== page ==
Interoperability between payment systems will continue, connecting diverse ecosystems of buyers and suppliers, rather than forcing the buyer or supplier to use multiple solutions, McCune said. âBuyers work with many suppliers. Suppliers work with lots and lots of customers. It’s ridiculous to think that they are all going to use the same B2B network, âsays McCune. “So this phenomenon is really escalating and creating a lot of inherent efficiency because it has a kind of network of networks effect.”
Additionally, the Federal Reserve and the Business Payments Coalition announced in October that they were working on projects to improve and speed up the way businesses share electronic invoices and remittance information, including the purpose of payment and maximum flexibility of payment terms. Both projects follow a 2020 survey of 2,000 companies, commissioned by the Federal Reserve, which found that more than 90% of respondents want faster payments with more information about remittances.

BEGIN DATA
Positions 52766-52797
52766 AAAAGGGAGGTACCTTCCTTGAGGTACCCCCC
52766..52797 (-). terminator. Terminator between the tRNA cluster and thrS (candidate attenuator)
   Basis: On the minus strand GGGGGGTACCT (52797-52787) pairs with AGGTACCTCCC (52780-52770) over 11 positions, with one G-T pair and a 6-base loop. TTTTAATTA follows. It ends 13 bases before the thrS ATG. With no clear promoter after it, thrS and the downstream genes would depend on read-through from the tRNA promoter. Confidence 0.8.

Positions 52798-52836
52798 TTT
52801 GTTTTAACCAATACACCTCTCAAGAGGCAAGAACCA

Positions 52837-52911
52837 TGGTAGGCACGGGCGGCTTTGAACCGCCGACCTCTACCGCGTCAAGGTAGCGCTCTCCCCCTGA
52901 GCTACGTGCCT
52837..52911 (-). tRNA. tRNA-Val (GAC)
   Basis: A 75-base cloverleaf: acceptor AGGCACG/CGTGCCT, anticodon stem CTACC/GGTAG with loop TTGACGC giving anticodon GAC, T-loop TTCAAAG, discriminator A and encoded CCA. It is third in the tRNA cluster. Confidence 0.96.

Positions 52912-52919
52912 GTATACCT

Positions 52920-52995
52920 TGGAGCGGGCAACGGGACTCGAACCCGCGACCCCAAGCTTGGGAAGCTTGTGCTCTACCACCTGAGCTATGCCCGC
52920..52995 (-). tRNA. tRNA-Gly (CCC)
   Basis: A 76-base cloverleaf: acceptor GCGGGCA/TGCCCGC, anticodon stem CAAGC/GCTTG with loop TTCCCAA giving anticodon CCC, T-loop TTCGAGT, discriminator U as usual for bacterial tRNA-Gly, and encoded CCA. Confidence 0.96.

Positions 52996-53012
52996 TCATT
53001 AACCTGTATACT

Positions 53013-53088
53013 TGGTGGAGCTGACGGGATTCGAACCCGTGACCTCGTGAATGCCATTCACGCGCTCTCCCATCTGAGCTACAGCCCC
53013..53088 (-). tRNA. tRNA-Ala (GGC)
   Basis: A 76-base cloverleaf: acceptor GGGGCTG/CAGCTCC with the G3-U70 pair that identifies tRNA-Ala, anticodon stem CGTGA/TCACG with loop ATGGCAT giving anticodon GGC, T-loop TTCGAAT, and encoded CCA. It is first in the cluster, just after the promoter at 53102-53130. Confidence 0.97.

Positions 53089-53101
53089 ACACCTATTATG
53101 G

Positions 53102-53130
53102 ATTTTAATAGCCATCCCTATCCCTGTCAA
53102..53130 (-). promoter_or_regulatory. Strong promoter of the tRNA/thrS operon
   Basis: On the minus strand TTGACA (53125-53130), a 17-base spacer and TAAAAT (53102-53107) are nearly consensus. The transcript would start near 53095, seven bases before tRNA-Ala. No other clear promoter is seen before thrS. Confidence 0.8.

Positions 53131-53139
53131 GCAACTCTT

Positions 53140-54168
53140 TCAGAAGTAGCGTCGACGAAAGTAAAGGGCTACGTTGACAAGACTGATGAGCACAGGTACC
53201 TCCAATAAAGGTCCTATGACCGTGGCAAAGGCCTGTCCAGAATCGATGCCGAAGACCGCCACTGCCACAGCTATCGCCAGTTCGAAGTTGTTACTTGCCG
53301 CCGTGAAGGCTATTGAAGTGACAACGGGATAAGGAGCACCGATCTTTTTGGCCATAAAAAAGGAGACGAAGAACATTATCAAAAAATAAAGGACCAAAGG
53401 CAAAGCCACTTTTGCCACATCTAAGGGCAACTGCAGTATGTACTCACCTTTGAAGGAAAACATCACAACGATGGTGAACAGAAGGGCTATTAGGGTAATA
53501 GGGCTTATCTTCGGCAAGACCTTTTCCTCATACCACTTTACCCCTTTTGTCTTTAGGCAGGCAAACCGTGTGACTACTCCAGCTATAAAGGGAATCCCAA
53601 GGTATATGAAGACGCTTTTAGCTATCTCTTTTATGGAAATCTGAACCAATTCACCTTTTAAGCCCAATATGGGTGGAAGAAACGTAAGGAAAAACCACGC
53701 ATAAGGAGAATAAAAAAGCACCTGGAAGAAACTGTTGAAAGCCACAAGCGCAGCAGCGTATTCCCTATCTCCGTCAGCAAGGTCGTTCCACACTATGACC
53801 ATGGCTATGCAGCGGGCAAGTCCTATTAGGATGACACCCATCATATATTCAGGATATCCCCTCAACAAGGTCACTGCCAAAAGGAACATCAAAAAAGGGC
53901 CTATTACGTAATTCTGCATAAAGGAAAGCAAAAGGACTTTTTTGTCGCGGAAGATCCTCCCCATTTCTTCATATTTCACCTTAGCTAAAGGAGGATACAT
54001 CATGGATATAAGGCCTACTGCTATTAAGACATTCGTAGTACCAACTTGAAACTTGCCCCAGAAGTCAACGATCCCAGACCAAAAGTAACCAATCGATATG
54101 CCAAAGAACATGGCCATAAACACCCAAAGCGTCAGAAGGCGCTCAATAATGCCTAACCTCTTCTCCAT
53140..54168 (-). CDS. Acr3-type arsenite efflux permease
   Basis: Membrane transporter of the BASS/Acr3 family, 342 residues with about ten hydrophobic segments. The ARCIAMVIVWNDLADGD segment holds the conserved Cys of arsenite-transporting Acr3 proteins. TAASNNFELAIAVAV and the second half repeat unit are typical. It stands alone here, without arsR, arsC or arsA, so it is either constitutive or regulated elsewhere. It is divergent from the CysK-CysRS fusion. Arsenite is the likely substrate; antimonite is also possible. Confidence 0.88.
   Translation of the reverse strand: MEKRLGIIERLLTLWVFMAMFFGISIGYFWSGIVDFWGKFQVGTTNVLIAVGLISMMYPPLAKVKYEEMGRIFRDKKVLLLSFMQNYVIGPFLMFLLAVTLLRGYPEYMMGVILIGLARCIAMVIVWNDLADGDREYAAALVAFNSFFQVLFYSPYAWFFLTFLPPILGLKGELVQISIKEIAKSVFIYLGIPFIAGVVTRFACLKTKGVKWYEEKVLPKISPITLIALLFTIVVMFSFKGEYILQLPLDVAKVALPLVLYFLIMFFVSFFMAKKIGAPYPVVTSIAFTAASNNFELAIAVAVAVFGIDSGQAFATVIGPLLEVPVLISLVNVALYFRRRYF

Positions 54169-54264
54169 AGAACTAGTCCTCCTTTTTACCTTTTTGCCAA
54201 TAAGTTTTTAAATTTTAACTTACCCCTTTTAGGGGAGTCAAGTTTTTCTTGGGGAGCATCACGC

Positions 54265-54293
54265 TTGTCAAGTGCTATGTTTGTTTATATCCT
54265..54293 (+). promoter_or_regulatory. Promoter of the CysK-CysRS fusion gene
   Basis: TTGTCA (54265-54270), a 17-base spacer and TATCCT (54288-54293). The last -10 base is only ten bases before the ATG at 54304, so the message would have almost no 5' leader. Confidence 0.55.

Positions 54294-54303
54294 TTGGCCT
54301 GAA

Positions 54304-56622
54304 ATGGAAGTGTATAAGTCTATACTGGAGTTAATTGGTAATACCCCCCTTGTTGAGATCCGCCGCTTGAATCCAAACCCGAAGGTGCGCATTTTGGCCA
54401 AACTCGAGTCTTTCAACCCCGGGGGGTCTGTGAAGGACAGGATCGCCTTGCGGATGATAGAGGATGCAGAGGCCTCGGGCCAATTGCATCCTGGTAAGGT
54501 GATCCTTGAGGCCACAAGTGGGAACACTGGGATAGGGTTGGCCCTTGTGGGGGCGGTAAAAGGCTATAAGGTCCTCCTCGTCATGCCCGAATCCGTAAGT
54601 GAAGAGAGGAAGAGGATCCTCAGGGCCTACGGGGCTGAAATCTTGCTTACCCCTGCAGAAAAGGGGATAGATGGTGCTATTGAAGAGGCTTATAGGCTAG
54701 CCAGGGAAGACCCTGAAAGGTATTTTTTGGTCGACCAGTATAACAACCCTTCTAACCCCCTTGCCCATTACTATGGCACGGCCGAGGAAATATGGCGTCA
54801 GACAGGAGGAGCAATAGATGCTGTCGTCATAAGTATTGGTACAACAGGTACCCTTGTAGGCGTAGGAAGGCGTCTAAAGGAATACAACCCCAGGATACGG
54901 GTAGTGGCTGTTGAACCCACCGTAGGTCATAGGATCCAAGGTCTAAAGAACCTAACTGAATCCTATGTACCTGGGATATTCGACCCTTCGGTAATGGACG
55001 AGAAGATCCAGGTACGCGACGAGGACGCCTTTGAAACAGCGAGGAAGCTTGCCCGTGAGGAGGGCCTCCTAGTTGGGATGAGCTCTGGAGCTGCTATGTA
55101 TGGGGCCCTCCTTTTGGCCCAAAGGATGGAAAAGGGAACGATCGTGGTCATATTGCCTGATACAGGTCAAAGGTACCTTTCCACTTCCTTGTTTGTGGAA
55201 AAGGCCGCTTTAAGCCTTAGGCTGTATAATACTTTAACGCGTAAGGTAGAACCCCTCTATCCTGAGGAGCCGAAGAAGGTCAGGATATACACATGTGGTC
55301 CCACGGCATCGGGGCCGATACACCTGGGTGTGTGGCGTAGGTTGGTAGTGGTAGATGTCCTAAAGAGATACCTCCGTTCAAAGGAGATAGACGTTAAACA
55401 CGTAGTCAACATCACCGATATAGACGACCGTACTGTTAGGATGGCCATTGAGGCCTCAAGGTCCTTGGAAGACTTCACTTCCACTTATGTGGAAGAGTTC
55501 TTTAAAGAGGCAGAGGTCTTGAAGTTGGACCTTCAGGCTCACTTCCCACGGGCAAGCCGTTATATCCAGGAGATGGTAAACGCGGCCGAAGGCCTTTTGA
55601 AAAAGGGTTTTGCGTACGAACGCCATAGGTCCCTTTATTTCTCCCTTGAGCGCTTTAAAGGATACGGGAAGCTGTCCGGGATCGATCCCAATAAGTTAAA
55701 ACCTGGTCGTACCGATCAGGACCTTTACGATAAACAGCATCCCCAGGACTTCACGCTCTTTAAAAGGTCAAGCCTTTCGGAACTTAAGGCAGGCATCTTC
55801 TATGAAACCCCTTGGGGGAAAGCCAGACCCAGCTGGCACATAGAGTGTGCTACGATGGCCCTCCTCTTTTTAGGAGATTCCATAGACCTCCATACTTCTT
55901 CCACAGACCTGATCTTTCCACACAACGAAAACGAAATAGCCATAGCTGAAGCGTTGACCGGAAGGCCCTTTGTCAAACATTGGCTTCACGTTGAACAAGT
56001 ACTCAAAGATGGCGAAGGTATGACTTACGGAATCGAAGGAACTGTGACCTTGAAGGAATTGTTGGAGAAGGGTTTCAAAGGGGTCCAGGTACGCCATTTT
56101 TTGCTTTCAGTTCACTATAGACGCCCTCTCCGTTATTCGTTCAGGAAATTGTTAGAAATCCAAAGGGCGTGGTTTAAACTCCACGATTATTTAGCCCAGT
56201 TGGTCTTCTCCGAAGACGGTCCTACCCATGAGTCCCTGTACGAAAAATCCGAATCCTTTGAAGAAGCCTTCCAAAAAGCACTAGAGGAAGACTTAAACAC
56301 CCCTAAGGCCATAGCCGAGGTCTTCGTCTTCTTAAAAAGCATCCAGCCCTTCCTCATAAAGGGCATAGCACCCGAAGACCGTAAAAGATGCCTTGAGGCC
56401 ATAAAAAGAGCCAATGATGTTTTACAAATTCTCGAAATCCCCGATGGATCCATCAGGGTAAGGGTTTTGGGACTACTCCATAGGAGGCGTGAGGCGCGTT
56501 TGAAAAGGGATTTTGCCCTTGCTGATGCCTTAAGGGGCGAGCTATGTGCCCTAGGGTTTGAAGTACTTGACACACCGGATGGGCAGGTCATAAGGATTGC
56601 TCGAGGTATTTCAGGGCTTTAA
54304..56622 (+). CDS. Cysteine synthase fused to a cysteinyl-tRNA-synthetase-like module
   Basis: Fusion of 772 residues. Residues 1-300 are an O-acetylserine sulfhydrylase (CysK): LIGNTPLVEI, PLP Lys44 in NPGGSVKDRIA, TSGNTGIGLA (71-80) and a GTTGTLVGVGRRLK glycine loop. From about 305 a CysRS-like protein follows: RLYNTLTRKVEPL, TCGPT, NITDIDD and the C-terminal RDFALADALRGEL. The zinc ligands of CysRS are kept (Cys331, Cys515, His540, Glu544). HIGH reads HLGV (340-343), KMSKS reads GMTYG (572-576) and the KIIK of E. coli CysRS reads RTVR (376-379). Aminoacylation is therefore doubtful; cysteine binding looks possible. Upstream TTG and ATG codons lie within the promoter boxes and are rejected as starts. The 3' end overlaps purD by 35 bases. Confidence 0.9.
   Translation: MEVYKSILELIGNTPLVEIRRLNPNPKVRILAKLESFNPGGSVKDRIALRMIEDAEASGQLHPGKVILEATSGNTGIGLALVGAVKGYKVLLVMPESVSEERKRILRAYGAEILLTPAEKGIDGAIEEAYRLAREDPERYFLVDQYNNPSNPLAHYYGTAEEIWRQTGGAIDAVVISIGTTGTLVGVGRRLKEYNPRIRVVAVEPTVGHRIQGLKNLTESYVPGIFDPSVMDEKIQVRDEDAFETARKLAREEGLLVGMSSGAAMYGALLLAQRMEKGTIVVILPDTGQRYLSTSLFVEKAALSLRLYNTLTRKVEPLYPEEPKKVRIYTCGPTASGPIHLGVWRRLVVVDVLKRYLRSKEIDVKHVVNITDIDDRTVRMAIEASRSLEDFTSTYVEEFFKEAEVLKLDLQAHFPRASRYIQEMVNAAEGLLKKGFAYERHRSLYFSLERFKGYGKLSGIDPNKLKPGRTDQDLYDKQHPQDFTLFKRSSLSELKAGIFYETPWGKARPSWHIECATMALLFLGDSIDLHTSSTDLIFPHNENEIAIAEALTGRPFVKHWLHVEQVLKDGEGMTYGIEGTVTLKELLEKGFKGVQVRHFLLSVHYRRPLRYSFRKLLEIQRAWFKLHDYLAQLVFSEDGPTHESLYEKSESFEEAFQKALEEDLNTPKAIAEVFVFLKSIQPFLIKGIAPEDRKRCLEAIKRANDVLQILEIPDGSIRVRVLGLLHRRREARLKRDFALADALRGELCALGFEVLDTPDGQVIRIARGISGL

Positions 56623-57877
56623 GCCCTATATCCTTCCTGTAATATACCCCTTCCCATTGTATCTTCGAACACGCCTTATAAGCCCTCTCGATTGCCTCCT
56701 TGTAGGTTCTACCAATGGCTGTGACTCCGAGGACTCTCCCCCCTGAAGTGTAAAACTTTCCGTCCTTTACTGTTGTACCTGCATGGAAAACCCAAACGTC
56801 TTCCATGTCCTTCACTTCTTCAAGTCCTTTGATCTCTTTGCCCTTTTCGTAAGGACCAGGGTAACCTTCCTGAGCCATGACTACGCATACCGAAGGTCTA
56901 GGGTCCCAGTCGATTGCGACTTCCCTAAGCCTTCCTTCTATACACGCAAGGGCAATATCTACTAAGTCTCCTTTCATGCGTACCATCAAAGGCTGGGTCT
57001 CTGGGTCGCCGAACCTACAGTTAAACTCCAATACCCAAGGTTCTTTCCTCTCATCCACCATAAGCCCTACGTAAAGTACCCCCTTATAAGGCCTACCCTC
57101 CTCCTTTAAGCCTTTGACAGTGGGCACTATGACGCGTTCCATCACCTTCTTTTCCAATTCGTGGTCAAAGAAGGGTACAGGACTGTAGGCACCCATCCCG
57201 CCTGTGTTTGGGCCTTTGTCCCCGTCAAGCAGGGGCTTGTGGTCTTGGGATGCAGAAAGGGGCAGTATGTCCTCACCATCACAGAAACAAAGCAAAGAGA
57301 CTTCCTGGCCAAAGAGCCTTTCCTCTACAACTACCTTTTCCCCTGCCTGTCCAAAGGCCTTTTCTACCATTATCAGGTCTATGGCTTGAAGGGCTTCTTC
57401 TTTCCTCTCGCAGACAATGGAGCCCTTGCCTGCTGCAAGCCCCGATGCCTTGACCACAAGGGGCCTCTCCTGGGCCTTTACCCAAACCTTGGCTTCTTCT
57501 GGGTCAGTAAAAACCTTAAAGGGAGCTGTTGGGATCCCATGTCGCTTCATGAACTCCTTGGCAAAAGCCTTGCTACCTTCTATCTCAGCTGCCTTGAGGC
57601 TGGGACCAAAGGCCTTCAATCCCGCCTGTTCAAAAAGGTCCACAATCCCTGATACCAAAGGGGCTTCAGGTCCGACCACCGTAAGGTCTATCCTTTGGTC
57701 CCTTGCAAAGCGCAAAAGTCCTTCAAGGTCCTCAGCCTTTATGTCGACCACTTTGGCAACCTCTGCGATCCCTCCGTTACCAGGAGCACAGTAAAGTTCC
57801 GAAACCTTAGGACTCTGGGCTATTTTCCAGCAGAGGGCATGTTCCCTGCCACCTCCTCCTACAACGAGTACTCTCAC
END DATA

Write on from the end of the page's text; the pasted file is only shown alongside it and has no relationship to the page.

The digitization of payment transactions and related information, according to McCune, is leading to greater automation that can increase the efficiency of financial management.
âAs we digitize billing and remittance data, as well as the payment transaction, we accumulate large amounts of financial information that can be used to automate back office processes,â McCune says, adding, âIt There is a very powerful opportunity to postulate artificial intelligence (AI) and machine learning, and even not-so-smart robotic process automation (RPA), to all of this data in order to gain efficiency and automate processes for receivables and debts.
Sophisticated AI was originally only available to suppliers and corporate buyers, but now these applications are increasingly available to small and medium-sized businesses, says McCune. âSo if you’re a small business using Bill.com, they’ll read the invoices for you,â she adds.